IRIN reports that Guinea-Bissau has no prisons. Yes, seriously. A “sovereign” state in 2009 has no formal prisons. According to the US State Department the Guinea-Bissau government detains suspects in make-shift detention centres and military bases.
Don’t you wish it was 1894 and it was still cool to move into Bissau and change things a bit? How does the international system sit back and pretend that Guinea-Bissau, as currently constituted, is a viable state? The number one function of the state should be to protect its citizens – from both foreign aggressors and internal thugs. A state that has no prisons is clearly sending a very loud signal that it cannot perform its basic function and in effect should be game, if only it was still 1894.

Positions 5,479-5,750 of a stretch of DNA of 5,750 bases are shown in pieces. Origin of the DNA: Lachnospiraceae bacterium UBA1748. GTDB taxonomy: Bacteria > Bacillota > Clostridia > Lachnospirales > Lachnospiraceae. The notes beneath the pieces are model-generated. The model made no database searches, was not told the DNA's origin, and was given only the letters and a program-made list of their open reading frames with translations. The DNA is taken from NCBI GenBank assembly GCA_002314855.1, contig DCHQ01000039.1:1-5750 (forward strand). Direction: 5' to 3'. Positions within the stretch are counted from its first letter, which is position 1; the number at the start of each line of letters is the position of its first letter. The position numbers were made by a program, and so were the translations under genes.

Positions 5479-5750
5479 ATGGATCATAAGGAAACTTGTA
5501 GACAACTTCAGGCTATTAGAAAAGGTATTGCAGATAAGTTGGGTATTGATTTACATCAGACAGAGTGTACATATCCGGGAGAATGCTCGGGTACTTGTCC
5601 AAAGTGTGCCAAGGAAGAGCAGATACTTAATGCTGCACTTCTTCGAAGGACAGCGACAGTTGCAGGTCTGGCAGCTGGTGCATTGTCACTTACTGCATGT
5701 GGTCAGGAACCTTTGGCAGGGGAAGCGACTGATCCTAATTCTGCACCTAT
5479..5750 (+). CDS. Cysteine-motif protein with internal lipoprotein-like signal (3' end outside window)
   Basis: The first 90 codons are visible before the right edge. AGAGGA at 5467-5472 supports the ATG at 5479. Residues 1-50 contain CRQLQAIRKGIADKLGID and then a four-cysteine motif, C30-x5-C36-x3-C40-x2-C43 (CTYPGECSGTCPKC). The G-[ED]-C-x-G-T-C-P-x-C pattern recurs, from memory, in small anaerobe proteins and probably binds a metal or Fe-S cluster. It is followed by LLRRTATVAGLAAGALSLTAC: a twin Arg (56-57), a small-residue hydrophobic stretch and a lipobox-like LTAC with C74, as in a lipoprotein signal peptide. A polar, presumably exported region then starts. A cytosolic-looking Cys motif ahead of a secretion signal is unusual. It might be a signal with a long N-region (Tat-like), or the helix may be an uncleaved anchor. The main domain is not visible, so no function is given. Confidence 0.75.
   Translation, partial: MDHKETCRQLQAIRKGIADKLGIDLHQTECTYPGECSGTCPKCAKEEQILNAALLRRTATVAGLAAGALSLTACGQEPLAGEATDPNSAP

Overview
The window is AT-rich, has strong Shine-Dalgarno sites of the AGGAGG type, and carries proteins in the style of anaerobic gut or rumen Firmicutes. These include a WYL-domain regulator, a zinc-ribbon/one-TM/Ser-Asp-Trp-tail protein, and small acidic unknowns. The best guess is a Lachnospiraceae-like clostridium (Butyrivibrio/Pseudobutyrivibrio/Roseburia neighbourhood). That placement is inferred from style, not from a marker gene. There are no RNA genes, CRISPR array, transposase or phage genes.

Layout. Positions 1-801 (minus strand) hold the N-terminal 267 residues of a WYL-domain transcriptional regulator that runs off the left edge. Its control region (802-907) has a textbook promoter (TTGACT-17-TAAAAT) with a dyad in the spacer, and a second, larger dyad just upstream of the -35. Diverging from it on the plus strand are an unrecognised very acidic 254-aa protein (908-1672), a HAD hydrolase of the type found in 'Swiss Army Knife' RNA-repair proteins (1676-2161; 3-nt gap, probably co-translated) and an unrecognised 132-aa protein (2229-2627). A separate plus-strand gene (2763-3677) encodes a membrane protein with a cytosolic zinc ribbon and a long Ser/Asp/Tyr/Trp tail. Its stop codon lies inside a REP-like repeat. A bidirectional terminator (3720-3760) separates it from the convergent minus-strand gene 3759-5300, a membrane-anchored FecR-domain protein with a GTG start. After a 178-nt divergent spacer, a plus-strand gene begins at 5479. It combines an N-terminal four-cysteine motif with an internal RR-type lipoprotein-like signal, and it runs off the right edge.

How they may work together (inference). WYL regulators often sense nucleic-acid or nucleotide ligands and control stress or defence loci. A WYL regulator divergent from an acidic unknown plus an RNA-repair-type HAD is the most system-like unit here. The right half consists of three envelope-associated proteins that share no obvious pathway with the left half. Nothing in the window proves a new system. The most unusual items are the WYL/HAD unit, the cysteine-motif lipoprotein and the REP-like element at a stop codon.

The New York Times has a story on the security situation in Nairobi. In the interest of full disclosure, Nairobi is my home town. I was there this summer and would like to point out – just for the record – that although Nairobi may not be the safest place in the world, it is not the most dangerous city in the world either. The city has 4 million people, give or take. Income inequality is off the charts. The city’s economy cannot provide enough jobs for its youth, most of whom do not spend enough time in school and therefore resort to petty theft to earn a living. This summer there was a wave of kidnappings. Some were by real criminals. At least one that got exposed was by a young woman trying to get money from her father by pretending that she was kidnapped.The Nairobi city council is run by a bunch of clowns.
I agree with Gettleman that the incidence of crime in Nairobi is way too high. That said, Nairobi is not Jo’burg or Kabul. It is still very much a live-able city – as evidenced by the many NGOs and UN agencies that have set up shop in there.